The Atlantic Politics Daily: There Is No Unity Candidate

Or: What Bernie Sanders has in common with Michael Bloomberg. Plus: What if transparency is the problem?

It’s Monday, February 10. In today’s newsletter: What Bernie Sanders has in common with Michael Bloomberg. Plus: What if transparency is the problem?



The “unity candidate” may be a myth.

Bernie Sanders has been running for president as an anti-establishment insurgent for some five years now. But for the first time, he finds himself in a new position: early frontrunner.

Heading into tomorrow’s New Hampshire primary, Sanders is widely expected to notch a victory—one that would put him on the path to winning the Democratic nomination. Still, he faces familiar challenges: Can the independent grow his coalition beyond his base, inspiring them to turn out in November?

A few thoughts from our reporters:

1. Sanders has had some trouble reaching beyond his particular lane. As Ron Brownstein writes, one factor helping him nevertheless lead the 2020 Democrats’ multi-car pileup: Every other candidate has that same problem.

2. On Sanders vs. Warren: My colleague Elaine Godfrey has spent lots of time with Sanders supporters who are far less interested in Elizabeth Warren, the other progressive firebrand in the race. Why, exactly? Here’s what one Bernie supporter told her last summer: “It’s not that her policies are bad—it’s just that her stuff would work [better] in a system that wasn’t a failed state.”

3. In New Hampshire, Sanders might not have to win that many Democrats to prevail in the state. It’s an “open primary,” meaning non-Democrats can vote in the Democratic primary, and those types of contests tend to favor the Vermont senator. My colleague Russell Berman thinks through Sanders’s secret weapon.

—Saahil Desai


A polar-bear / demonstrator at a Joe Biden campaign event on Sunday in Hudson, New Hampshire.



1.  “But surviving the slog, without stepping away from it and bowing to the idea that nothing matters, is the only way to live through the short term.”

Impeachment is over, and the Americans who’d hoped for a Senate that keeps the president in check now must make it through the Trump presidency without giving in to cynicism. Quinta Jurecic argues for a way forward.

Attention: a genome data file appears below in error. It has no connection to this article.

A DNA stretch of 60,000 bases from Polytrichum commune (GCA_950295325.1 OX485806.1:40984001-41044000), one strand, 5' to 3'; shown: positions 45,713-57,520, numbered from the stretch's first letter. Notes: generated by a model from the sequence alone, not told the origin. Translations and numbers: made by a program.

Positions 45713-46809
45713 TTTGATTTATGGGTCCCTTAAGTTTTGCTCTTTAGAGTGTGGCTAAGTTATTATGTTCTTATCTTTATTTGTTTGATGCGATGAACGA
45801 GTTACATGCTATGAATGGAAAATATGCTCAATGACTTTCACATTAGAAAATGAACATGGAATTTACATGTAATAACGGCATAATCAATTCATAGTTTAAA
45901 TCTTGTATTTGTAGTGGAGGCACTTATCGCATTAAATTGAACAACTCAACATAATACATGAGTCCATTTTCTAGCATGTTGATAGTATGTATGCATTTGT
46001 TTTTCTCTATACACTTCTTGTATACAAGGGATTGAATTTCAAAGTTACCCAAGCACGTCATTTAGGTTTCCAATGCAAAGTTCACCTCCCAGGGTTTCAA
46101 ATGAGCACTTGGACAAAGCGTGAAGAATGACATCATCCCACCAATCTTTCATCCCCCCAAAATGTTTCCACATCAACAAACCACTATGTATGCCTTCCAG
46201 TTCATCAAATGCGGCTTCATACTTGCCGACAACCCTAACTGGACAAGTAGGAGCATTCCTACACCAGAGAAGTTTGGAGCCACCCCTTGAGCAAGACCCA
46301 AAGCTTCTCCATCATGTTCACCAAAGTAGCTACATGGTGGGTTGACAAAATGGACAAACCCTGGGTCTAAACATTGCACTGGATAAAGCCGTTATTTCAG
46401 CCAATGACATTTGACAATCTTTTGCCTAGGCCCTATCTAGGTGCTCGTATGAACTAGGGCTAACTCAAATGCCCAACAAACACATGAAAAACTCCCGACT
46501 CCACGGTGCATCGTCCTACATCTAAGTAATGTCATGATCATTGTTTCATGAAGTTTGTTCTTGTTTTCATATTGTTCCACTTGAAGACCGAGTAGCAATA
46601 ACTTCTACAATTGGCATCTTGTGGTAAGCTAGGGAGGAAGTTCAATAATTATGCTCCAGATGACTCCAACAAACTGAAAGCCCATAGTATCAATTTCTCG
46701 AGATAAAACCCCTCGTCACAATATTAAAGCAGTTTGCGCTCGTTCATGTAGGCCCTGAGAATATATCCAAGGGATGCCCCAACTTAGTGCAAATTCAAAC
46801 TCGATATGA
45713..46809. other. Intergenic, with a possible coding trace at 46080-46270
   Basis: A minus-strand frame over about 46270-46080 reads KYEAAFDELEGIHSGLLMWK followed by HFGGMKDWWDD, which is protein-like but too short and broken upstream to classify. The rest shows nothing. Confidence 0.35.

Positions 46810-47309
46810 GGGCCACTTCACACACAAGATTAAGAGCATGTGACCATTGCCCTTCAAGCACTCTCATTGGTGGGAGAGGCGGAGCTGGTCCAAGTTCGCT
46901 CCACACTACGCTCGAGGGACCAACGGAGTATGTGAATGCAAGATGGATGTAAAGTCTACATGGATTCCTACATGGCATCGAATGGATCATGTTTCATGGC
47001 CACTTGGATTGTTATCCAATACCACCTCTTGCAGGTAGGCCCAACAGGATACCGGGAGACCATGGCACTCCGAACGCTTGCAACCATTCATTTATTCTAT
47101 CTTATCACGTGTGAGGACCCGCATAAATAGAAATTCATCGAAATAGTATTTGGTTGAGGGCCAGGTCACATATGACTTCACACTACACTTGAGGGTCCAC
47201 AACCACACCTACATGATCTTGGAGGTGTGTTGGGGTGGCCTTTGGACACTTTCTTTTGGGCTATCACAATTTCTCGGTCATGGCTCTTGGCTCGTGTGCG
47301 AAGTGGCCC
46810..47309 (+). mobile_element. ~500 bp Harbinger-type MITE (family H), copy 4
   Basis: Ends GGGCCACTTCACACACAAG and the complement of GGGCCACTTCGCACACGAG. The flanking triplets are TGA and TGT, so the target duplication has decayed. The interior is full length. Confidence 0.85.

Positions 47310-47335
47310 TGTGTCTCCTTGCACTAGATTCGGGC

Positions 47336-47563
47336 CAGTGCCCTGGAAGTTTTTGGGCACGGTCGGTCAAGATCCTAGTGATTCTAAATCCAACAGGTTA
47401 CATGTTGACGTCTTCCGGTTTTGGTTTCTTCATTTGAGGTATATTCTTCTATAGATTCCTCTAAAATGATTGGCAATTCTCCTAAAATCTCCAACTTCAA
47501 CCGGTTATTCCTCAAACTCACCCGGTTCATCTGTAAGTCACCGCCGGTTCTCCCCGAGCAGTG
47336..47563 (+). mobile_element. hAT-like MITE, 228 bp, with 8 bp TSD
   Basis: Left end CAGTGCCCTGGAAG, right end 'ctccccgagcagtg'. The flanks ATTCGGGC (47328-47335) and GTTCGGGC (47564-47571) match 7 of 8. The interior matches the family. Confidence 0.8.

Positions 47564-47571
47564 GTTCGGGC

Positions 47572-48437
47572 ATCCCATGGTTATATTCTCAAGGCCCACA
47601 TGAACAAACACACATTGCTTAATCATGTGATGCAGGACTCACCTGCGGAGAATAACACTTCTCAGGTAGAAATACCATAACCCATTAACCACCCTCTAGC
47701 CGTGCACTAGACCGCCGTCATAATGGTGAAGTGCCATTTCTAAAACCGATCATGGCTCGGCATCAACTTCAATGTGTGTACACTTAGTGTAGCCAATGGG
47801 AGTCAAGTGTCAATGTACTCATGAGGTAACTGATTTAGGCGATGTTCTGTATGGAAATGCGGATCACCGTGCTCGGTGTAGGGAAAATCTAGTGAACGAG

2. “They sought the truth. And they told the truth when called upon to do so.”

The president waited until last Friday, two days after being acquitted in the GOP-controlled Senate, to fire Alexander Vindman, a key impeachment witness who served in the National Security Council. Vindman is just one of several new members of a super special club of public servants who’ve ventured to tell the truth about Trump, Benjamin Wittes writes. Benefits of membership range from Twitter mockery from the president himself to security threats.

3. “They are so focused on that performance that their actual jobs can seem like a distraction.”

What exactly do America’s politicians do at their jobs if gridlock is the word of the day on Capitol Hill? They’re really just performing for their various audiences, using Congress as a platform for clout and culture-war grift, Yuval Levin argues. So how about a little less transparency?



This is How Reaganism—and Thatcherism—Ends

There was a time when concern for human rights, an integrated Western political bloc, and the spirit of democracy were universally praised by Washington, London, and Rome.

But times have changed. The new kind conservatism that’s sweeping through the West rejects the schools of Reagan and Thatcher, Anne Appelbaum argues.

Read her analysis and dispatch from a recent political conference in Rome.


Today’s newsletter was written by Saahil Desai, an editor on the Politics desk, and Christian Paz, a Politics fellow. It’s edited by Shan Wang, who oversees newsletters.

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